After a seismic shift in our daily lives and the passing of over 600,000 Americans, we are hopefully approaching a return to normalcy from COVID-19. While acknowledging this significant death toll and noting the disproportionate impact on the economically and socially marginalized, a collaborative discussion piqued our interest on another pressing concern: equitable access to educational opportunities amongst Alabama youth as schools shifted to online instruction.
This shift is potentially problematic because of the digital divide, which broadly refers to unequal access to both internet and internet-enabled devices across demographic groups. Put more clearly, unequal access to the tools necessary to support online learning presents a clear problem for households financially unable to support a student learning in a virtual format.
Examining 27 weeks of data from the US Census Bureau’s Household Pulse Survey, limited to Alabama households with children who shifted to online learning during the pandemic, we found notable differences in access to both computers and internet. Specifically, data indicate lower income families are less likely to always or usually have access to a computer or digital device for educational purposes, as well as internet access, than are those from higher income households. For example, whereas 99% of families from the highest income households had regular access to computers, only around 81% of those in the lowest income households did. Although we did find racial disparities in computer and internet access, the 3 percentage point advantage for white households was not nearly as large as the disparity across household income.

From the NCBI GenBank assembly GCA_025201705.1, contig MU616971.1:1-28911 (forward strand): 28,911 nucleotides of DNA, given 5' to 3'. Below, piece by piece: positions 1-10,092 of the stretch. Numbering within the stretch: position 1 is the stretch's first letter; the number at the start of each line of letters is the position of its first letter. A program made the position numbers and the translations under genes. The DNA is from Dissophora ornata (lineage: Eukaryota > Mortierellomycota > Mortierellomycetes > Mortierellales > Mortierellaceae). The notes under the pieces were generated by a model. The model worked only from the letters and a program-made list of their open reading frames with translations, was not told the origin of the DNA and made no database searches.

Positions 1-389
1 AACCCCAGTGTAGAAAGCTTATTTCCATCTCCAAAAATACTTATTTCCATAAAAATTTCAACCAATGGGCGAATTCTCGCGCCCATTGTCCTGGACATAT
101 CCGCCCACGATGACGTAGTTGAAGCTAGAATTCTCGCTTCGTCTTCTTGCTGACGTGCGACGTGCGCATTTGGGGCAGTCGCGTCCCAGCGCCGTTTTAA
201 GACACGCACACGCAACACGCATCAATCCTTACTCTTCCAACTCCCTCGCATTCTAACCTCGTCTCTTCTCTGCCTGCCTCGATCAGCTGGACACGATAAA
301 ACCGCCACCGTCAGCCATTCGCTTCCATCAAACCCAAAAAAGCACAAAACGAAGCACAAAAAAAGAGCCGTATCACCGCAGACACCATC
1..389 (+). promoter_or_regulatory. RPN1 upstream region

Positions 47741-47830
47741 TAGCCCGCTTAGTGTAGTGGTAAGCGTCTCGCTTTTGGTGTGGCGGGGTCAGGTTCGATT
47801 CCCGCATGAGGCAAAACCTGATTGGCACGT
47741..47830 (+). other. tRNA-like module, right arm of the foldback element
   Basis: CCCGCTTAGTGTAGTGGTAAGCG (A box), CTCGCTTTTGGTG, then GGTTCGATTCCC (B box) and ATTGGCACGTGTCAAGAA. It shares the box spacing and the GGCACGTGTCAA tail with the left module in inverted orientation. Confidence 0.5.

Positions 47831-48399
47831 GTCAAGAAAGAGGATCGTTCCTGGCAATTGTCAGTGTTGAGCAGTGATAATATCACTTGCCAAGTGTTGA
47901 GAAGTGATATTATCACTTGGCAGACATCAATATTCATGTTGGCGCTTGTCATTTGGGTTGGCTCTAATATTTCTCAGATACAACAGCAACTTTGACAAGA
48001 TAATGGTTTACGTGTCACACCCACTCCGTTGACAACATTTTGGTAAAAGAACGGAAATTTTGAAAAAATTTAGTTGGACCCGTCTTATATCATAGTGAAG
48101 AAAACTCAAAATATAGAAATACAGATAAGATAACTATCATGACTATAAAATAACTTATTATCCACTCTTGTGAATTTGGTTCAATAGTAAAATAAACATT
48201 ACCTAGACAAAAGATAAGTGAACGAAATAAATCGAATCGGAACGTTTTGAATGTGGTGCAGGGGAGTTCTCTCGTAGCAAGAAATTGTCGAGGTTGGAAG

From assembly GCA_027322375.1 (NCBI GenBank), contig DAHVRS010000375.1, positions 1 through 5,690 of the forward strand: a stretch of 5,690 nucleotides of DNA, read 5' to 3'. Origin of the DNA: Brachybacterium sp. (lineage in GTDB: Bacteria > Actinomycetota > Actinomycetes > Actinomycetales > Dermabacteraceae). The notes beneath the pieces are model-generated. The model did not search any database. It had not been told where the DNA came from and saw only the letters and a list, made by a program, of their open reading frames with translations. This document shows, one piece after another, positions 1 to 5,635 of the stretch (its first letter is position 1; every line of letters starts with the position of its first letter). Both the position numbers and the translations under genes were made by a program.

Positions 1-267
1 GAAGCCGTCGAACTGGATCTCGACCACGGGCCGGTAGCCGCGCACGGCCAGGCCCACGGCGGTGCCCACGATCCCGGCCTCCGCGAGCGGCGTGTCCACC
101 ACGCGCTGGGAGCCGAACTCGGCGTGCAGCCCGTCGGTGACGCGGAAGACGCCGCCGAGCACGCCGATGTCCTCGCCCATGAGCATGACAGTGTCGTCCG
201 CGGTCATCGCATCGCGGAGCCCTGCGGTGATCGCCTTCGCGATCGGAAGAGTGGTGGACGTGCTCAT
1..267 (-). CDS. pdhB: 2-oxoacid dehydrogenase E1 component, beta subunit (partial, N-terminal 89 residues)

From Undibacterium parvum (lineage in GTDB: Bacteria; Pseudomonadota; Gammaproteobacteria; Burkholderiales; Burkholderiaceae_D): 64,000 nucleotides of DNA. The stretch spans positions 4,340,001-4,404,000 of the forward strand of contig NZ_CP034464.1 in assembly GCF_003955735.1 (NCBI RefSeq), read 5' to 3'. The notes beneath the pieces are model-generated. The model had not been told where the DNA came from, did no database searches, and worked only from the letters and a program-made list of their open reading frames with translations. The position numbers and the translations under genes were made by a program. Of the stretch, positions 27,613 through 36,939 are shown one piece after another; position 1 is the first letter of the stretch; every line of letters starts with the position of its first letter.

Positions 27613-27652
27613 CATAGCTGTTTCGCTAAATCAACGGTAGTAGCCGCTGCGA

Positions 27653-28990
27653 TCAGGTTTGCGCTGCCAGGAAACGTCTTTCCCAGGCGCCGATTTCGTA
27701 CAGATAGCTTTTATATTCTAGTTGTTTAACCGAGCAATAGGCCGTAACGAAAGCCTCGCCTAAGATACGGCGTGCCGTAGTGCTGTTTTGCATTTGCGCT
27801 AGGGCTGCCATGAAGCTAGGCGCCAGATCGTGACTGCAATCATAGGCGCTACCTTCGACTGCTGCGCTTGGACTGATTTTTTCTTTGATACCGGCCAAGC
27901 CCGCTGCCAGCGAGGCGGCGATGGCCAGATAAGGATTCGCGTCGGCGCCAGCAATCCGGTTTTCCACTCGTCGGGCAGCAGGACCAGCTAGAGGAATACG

Altogether, these data provide further evidence for the influence of the digital divide in Alabama. The shift to online education impacted all, but with a potentially greater negative impact on students from low income families. While recognizing the benefits of our public education system, it is also important to recognize research indicating the education system appears to benefit some more than others. Providing support for this claim, in fact, scholars have noted that the strongest predictor of graduating from college is parental income.
A commonly held perspective of education, as with many other pursuits, is that your return is generally reflective of what you put in. We do recognize the importance of individual efforts; however, it is important to acknowledge that students and their families (as well as school systems) vary in the economic resources they can reasonably contribute to education, and more affluent families are simply able to contribute more. Reflective of larger patterns in education and elsewhere, our data indicate that the pandemic-necessitated shift to online learning put students from affluent households in more advantageous positions to maintain educational advantages over students from low income households. In line with the digital divide, these disparities manifested themselves in greater access to both computers and the internet. As the goal of public education is to provide equal opportunity to all students, we must be cognizant of existing disparities in the digital divide and consider their role in further creating inequalities in student education outcomes.